Pennsylvania Death Penalty History

a syringe and vial with skull and crossbones representing lethal injection

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Execution as a form of punishment in Pennsylvania dates back to the time the first colonists arrived in the late 1600s. At that time, public hanging was capital punishment for a variety of crimes, ranging from burglary and robbery to piracy, rape, and buggery (sex with animals).

In 1793, William Bradford, Attorney General of Pennsylvania published "An Enquiry How Far the Punishment of Death is Necessary in Pennsylvania." In it, he strongly insisted that the death penalty is retained, but admitted it was useless in preventing certain crimes.

In fact, he said the death penalty made convictions harder to obtain because in Pennsylvania (and all other states), the death penalty was mandatory and juries would often not return a guilty verdict because of this fact.

First State to Abolish Public Hangings

In response, in 1794, the Pennsylvania legislature abolished capital punishment for all crimes except murder "in the first degree," the first time murder had been broken down into "degrees."

Public hangings soon grew into lurid spectacles and, in 1834, Pennsylvania became the first state in the union to abolish these public hangings. For the next eight decades, each county carried out its own "private hangings" within the walls of its county jail.

Electric Chair Executions

The execution of capital cases became the responsibility of the state in 1913 when the electric chair took the place of the gallows. Erected in the State Correctional Institution at Rockview, Centre County, the electric chair was nicknamed "Old Smokey." Although capital punishment by electrocution was authorized by legislation in 1913, neither the chair nor the institution was ready for occupancy until 1915.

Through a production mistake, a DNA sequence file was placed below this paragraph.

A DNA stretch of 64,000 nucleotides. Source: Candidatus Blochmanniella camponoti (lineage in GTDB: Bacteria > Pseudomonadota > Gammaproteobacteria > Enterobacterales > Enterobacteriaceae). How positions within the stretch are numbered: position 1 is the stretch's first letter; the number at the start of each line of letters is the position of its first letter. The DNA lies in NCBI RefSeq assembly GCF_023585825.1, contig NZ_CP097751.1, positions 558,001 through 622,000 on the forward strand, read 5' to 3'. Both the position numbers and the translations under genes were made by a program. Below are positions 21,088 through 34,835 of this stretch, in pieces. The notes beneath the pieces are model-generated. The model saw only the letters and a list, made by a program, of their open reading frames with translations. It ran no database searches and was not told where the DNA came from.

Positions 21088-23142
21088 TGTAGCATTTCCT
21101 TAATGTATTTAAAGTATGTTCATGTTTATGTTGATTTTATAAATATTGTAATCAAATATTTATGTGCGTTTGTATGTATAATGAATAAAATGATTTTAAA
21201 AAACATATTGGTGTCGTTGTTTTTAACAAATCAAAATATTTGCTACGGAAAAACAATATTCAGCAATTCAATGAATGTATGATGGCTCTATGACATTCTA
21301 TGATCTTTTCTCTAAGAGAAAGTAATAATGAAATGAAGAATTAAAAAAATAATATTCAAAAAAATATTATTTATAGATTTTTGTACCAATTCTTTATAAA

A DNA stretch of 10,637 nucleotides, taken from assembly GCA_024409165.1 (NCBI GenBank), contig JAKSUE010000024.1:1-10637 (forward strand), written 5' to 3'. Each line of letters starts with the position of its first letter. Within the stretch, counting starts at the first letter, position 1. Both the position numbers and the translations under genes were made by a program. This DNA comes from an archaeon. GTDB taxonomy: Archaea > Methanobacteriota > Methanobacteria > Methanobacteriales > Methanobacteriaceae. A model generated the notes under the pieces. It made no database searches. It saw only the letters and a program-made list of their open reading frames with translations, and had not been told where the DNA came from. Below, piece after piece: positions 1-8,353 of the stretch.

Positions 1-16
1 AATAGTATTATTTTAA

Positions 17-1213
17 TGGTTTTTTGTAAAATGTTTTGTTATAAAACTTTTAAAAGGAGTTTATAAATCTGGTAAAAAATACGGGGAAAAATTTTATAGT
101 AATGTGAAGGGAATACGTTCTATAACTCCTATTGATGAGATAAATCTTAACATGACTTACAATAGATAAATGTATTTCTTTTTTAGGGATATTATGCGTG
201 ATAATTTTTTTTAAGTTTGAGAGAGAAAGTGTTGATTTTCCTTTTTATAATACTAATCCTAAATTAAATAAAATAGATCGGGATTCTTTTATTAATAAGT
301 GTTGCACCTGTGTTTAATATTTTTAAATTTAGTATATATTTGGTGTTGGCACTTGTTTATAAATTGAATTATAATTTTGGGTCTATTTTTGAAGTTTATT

In 1915, John Talap, a convicted murderer from Montgomery County, was the first person executed in the chair. On April 2, 1962, Elmo Lee Smith, another convicted murderer from Montgomery County, was the last of 350 people, including two women, to die in the Pennsylvania electric chair.

Lethal Injection

On November 29, 1990, Gov. Robert P. Casey signed legislation changing Pennsylvania's method of execution from electrocution to lethal injection and, on May 2, 1995, Keith Zettlemoyer became the first person executed by lethal injection in Pennsylvania. The electric chair was turned over to the Pennsylvania Historical and Museum Commission.

Pennsylvania's Death Penalty Statute

In 1972, the Pennsylvania State Supreme Court ruled in Commonwealth v. Bradley that the death penalty was unconstitutional, using as precedence the earlier U.S. Supreme Court decision in Furman v. Georgia.

At the time, there were about two dozen death cases in the Pennsylvania prison system. All were removed from death row and sentenced to life. In 1974, the law was resurrected for a time, before the PA Supreme Court again declared the law to be unconstitutional in a December 1977 decision.

The state legislature quickly drafted a new version, which went into effect in September 1978, over the veto of Governor Shapp. This death penalty law, which remains in effect today, has been upheld in several recent appeals to the U.S. Supreme Court.

How the Death Penalty Is Applied in Pennsylvania

The death penalty may only be applied in Pennsylvania in cases where a defendant is found guilty of first-degree murder. A separate hearing is held for the consideration of aggravating and mitigating circumstances. If at least one of the ten aggravating circumstances listed in the law and none of the eight mitigating factors are found to be present, the verdict must be death.

The next step is formal sentencing by the judge. Frequently, there is a delay between the sentencing verdict and formal sentencing as post-trial motions are heard and considered. An automatic review of the case by the state Supreme Court follows sentencing. The court can either uphold the sentence or vacate for an imposition of a life sentence.

If the Supreme Court affirms the sentence, the case goes to the Governor's Office where it is reviewed by appropriate legal counsel and, ultimately, by the Governor himself. Only the Governor may set the execution date, which is done through the signing of a document known as the Governor's Warrant. By law, all executions are carried out at the State Correctional Institution at Rockview.

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